The thing is... you aren't your testosterone level.  People didn't even know about testosterone before less than a hundred years ago outside of some weird experiments injecting extracts of dog balls into themselves, so the idea that this is some yardstick of manliness is patently absurd.  You could have a testosterone level of 15ng/dL and it still doesn't mean anything about who you are.

So don't stress out about your testosterone level (whether you're on pharmaceutical HRT or not).  The number is not the goal, the goal is to get the physical changes you need and to get your levels to a place where you physically feel good.

If you feel good at 600ng/dL?  That's fantastic.  If it genuinely takes more?  That's fine, too.

And if you're like me and eventually feel fine at 80ng/dL?  That's also fine.  Don't let that number mess you up.  It doesn't mean as much as you think it does.

Friday, September 22, 2017

De-Graying the Moustache

First, in general updates, I've written scripts for I think three new videos (including one for cramp bark in my trans male herbal series and an addition to my genderqueer mysteries series), but have been going through a bit of a slump lately due to both personal stress (I lost my motivation to eat well as a side-effect of that DietBet fuckery, although to be fair I exercise a hell of a lot more) and general worldly anxiety (it's the end of September and it was almost a hundred degrees today in Wisconsin, so I'm having a lot of climate-change related angst).  Not that I owe anybody an explanation for anything, but I thought I'd mention anyway.  I'm also sick.  Yuck.

Outside of the stress and sickness there have been some pretty good things going on.  I'm starting to sew clothes (I'm making a cool long jacket with a fox pattern on it right now) and play around with fashion.  Two days ago I did something I've been considering for a long time but hadn't actually done.

I de-grayed my moustache.  With dye.

Now, I don't actually mind the gray of my facial hair at all.  I've had gray beard hairs since I started growing a beard (I hear that's an estrogen side effect but even at peak testosterone it was coming in that way!).  Plus, my girlfriend likes it  But the moustache is a different story, because although I'm certainly cute (in a baby bearish sort of way), the extent to which my moustache lacks color means that it's hard to see I even have one sometimes.  My moustache sort of washes into the rest of my face.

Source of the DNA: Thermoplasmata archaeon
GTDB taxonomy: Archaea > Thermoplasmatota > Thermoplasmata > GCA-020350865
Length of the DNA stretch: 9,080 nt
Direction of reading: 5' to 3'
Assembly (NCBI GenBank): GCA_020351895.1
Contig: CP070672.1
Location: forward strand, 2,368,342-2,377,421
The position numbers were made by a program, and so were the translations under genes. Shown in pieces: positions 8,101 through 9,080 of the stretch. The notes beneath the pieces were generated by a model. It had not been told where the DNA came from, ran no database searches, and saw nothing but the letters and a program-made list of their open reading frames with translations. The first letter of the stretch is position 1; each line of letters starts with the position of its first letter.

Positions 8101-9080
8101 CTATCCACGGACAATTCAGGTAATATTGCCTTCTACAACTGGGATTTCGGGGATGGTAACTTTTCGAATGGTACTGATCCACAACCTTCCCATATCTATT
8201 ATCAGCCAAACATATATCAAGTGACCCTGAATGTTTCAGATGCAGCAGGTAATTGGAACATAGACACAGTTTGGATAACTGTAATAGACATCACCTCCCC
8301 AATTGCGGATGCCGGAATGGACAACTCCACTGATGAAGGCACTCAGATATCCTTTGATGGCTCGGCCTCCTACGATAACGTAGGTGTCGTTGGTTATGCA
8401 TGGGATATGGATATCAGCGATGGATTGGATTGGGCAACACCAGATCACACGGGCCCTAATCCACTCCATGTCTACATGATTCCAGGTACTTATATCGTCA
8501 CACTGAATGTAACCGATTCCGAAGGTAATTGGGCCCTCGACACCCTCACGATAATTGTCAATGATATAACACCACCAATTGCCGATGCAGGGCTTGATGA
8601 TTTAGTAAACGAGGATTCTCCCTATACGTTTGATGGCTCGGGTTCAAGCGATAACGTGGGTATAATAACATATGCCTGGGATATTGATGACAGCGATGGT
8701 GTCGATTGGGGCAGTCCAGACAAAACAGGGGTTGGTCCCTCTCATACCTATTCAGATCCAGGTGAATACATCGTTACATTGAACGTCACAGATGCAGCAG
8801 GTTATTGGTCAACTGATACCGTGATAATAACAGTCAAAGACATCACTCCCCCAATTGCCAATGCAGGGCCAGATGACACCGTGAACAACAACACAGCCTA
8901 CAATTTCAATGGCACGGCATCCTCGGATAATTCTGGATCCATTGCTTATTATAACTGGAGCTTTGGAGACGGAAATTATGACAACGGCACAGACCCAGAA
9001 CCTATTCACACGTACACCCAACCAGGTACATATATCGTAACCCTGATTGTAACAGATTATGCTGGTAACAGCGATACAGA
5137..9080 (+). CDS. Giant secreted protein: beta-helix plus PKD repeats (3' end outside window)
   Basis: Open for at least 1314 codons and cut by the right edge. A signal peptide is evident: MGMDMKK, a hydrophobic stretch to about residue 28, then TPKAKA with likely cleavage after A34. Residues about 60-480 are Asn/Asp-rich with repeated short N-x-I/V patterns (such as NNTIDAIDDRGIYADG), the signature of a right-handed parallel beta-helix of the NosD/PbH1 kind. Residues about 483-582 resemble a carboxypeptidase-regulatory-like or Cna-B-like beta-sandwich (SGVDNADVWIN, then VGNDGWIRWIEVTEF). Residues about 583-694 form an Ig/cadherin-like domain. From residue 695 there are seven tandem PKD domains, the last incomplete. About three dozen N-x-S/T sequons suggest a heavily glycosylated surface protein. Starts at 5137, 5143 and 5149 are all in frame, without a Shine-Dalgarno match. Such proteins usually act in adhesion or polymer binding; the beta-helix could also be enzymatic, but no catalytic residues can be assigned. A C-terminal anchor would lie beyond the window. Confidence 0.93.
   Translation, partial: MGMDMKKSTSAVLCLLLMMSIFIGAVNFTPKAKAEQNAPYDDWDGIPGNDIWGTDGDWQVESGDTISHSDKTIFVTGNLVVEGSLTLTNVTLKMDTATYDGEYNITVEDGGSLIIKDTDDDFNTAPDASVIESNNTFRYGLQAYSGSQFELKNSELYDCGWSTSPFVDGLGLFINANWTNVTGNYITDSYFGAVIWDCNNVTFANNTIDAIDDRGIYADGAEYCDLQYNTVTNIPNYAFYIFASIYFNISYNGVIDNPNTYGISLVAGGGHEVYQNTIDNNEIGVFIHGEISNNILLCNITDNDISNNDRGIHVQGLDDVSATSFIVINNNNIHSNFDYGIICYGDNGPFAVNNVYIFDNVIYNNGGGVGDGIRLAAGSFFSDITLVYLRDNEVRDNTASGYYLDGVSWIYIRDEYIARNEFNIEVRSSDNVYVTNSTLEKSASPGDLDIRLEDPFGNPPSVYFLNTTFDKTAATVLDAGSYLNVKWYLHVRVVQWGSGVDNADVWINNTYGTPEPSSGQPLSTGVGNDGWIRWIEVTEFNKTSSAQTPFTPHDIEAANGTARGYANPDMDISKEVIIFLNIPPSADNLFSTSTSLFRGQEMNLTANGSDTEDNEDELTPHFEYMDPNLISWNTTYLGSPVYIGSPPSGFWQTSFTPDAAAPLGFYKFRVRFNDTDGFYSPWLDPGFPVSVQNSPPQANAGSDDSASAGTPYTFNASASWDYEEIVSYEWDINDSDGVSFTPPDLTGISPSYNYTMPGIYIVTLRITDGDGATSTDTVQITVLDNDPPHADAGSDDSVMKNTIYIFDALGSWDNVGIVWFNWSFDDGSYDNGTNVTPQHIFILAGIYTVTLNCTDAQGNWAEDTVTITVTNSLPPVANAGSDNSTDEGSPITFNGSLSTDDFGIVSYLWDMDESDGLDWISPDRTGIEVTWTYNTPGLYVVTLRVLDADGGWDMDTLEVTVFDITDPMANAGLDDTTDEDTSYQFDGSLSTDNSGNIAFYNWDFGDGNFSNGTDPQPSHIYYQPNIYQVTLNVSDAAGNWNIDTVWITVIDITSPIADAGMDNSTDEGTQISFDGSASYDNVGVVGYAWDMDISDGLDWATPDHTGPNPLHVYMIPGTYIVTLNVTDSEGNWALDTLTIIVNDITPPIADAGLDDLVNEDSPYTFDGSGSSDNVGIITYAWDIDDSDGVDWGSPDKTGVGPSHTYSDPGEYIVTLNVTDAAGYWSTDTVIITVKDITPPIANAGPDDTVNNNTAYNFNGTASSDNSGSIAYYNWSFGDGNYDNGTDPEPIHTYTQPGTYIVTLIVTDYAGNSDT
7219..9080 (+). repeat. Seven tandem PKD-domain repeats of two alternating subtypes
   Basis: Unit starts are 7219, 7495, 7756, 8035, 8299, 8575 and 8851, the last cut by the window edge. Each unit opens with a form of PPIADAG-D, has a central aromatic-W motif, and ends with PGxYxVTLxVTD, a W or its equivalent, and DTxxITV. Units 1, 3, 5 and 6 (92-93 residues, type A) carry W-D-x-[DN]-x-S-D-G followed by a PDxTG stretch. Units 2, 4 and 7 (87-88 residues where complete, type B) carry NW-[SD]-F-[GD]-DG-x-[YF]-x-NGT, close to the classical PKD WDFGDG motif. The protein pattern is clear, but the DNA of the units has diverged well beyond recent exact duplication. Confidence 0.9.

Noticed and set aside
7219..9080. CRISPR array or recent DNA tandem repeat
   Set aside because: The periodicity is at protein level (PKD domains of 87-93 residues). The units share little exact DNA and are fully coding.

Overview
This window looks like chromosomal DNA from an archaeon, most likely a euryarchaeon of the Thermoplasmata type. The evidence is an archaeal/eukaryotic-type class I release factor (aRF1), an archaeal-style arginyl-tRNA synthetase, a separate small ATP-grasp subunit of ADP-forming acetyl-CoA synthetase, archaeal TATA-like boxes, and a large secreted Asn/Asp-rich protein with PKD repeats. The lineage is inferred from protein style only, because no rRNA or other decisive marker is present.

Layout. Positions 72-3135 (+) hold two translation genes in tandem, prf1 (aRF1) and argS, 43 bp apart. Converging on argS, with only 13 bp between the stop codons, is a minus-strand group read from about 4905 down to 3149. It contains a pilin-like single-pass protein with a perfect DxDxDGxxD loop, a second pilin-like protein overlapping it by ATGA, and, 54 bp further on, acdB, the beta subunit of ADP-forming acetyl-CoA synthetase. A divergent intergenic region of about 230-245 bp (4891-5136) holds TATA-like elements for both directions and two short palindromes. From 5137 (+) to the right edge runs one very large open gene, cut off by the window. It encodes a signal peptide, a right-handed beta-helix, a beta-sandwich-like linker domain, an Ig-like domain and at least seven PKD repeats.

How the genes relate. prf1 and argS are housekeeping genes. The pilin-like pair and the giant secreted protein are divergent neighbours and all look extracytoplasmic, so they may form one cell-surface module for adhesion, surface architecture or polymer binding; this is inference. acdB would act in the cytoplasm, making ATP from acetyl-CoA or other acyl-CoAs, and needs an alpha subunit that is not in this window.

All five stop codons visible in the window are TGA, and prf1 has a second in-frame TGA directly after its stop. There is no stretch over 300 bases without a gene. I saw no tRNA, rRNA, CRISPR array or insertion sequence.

Moustache washed into face, complete with
wiry gray hairs on the chin.
So I went out and got some hair dye specifically made for facial hair.  I started with just the moustache, but decided in the end to do a little sideburn and beard too, although I left the gray on the chin as it was.  Basically anywhere I'd use eyebrow pencil (except for my eyebrows) I dyed a bit.  And I really like the result.

I mean, I styled it better and everything too, but still.
Keep in mind that when I want to look put together what I usually wound up doing was use eyebrow pencil and dark tinted moustache wax to get it to stick out.  The problem is when it's sunny or otherwise bright, you can see right through the moustache and fixate onto the eyebrow pencil on the skin, which kind of sucks, and moustache wax is its own pile of irritation.  My moustache is trained enough where I shouldn't have to wear moustache wax for an average day, but I wind up doing so because otherwise it's invisible.  This way I can use my homemade non-tinted wax and decide not to use it sometimes.

I think I left it in a touch too long.  I got a light brown color, but beard and moustache dye runs very dark and leaving it in too long makes it even darker.  It's toned down now so it doesn't look awkwardly black, and matches pretty well.

Oh, fun fact, I've been off of testosterone and back on my natural estrogen for well over a year now, and I'm still gaining new terminal hairs, something I didn't expect to happen anymore.  The old beard's still trying to fill in between the moustache and little pointy tips like the trooper it is.  I guess I shouldn't be super surprised by this as the women in my family also tend to gain more terminal hairs on their faces as they age, but it's like... the same rate I'd been gaining new ones before.  The point is, other than being a little more emotionally volatile and losing a chunk of sex drive going off estrogen changed less than I would have expected.